Torment Tides of Numenera Review Ch-ch-ch-changes

Parent's Guide: Torment: Tides of Numenera

Torment: Tides of Numenera Boxart
Publisher: Techland
Developer: inXile
Players: 1
More info
Overall
Everybody Plays Ability Level
Reading Required
Content Rating
Medium
Violence and Gore: Moderate
Bad Language: Mild
Sexual Content: Moderate innuendo or references
Looking for the best Playstation 4 games for an 11 year old? Why not try our Family Game Finder
Parent's Guide

What is Torment: Tides of Numenera?

Torment: Tides of Numenera is an isometric role playing game set on Earth a billion years in the future. With civilisations having come and gone, the game begins as you plummet to Earth from an exploding moon, and crash through the roof of a building. While the fall would have killed most people, you're not an ordinary person. In fact, you're not even mortal. A remnant of a being known as the Changing God - a man who's learnt both how to shift from body to body, and the secret to immortality - you are one of the Changing God's many cast-offs - a shell he left behind once he got bored. With a fragmented memory being the trade off to your immortality, it's up to you to find your way in a world where normal is a word long consigned to the past...

How do you play Torment: Tides of Numenera?

A more traditional role playing game, Torment is a game that's light on combat, and large on dialogue. Exploring the towns, caves and cities, you'll need to spend your time chatting with the unusual residents of the land in order to progress, as many will have tasks they need help with, or moral quandaries they'd like you to solve. Whether you're trying to save an innocent man who's been put on trial, and is currently being strangled by his own confessionary words; solving a murder involving a group of cannibals; or figuring out the best way to repay an adventurer for the loss of his airship, there's a wide range of incredibly unusual quests and tasks for you to complete, as you delve deeper into the bizarre world. With many dialogue options to choose from, it's often up to you to work as an intermediary of sorts, as you go between characters, and try to choose the right options to bring the situation to what you think would be the "best" conclusion.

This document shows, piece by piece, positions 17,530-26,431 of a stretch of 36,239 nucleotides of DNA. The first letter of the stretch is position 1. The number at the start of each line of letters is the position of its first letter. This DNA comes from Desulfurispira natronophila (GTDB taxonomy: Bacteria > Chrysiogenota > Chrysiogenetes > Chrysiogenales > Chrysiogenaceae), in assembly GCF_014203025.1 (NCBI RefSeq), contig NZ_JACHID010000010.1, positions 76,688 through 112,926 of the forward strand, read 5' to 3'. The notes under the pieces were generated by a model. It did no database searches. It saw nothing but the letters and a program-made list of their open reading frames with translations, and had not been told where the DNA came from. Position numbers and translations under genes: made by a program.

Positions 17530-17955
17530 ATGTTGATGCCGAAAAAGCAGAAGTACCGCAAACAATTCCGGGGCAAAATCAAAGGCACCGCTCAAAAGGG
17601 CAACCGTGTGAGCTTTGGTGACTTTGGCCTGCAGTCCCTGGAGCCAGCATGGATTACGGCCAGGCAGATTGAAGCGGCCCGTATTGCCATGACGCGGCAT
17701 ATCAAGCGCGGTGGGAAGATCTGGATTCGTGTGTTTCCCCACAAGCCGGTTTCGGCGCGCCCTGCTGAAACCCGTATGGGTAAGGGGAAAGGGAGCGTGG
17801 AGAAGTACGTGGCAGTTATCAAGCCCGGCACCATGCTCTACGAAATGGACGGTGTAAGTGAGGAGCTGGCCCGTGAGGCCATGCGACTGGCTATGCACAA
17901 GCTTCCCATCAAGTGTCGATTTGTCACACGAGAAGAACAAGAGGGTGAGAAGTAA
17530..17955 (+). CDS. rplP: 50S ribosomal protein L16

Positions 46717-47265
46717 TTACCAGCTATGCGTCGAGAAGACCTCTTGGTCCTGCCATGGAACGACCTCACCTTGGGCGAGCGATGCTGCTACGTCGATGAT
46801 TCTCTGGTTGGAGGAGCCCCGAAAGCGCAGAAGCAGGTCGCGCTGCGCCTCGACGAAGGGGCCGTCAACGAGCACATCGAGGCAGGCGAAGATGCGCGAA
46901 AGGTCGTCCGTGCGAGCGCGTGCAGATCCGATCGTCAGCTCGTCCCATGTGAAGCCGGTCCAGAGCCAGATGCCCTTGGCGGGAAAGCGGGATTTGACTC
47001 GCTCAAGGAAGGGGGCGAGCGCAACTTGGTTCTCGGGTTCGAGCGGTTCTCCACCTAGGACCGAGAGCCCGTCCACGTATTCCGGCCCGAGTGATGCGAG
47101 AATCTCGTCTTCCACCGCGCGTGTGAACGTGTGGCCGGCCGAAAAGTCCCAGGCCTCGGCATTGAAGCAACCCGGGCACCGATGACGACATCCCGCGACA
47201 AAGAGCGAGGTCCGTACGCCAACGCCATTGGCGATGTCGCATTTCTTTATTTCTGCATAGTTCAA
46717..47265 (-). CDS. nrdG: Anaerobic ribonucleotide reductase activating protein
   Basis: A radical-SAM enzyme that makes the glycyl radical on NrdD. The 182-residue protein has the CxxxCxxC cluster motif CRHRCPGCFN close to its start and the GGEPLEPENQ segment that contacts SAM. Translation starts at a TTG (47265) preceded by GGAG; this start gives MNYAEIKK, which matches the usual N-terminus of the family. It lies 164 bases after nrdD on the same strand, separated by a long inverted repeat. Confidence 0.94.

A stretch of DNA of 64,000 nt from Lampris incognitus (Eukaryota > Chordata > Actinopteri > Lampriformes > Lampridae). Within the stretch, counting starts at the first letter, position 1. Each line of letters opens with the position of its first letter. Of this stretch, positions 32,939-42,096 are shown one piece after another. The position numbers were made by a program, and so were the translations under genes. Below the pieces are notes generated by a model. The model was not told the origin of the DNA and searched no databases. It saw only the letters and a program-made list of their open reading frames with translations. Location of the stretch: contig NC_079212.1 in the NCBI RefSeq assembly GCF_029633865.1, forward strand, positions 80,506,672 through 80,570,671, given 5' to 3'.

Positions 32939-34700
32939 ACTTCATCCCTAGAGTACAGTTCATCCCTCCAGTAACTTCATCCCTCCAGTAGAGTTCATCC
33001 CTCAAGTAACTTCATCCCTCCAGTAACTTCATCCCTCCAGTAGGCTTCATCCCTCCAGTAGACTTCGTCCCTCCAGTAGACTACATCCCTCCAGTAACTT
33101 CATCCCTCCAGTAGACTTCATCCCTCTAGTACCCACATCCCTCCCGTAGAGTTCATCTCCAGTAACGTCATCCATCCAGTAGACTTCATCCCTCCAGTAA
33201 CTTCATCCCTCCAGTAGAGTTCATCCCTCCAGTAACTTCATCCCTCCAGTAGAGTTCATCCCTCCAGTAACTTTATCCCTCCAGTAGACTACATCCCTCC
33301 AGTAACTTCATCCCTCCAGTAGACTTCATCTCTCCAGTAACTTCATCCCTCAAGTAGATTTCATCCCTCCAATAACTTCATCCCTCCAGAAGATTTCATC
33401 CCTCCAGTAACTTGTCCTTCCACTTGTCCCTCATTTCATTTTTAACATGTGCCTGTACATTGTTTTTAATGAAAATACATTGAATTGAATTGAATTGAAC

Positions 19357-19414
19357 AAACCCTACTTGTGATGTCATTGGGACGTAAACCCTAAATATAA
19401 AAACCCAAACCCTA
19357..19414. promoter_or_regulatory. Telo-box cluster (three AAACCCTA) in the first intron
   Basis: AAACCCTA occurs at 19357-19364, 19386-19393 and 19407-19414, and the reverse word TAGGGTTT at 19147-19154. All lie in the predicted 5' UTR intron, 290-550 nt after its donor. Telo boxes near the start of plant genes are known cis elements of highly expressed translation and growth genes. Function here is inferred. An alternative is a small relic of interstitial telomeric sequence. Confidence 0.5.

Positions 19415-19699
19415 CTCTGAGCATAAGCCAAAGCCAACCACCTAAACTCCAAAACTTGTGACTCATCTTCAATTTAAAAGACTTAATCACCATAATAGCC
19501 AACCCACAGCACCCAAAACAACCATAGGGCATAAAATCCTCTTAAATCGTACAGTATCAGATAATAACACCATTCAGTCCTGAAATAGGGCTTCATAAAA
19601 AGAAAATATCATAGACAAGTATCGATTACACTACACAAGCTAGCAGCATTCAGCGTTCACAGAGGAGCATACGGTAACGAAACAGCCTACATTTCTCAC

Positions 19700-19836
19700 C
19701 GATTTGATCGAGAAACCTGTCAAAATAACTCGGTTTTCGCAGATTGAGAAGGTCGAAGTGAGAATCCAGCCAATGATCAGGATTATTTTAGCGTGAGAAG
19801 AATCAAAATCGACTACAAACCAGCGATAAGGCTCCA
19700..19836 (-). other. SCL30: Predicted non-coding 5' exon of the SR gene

Even better, these quests often link together, with characters you've helped in one popping up in another, often with unpredictable effects. Branching with almost every decision you make, the vast majority of quests can be solved in multiple ways, which in turn will have a knock on effect on how the rest of the game plays out, giving it incredible replay value. While conversations can sometimes head south, combat is almost always a last resort, as you'll often have the ability to talk yourself out of a battle. Depending on your character class and abilities, you'll be able to choose to intimidate, persuade, or deceive your foe to get yourself out of a tricky situation. If things do break down beyond repair, battles themselves are turn based affairs, where you and your opponents take in turns to both move, and either attack or use an item.

How easy is Torment: Tides of Numenera to pick up and play?

In terms of accessibility, Torment: Tides of Numenera has a pretty steep learning curve, dropping you in at the deep end in a bizarre universe, before leaving you to find your own way. While there are tutorials to talk you through the basics, the game still initially feels rather complex, with unusual concepts coming at you fast, particularly when it comes to character creation.

If you stick with it though, the game quickly gets a lot easier, as you'll spend most of your time simply talking to characters, choosing dialogue options, and doing your best to see that every problem has a peaceful resolution. While every choice you make will have a knock on effect on something else (thankfully, you can save your game whenever you want), there's rarely a right or wrong answer, and sometimes failing a quest can lead to a more interesting result. Similarly, it's also nigh on impossible to die, as you're technically immortal - "dying" in game simply leads to you waking up in the cannibal's cave, where you have to choose whether or not you want to let them eat you. We told you it was weird.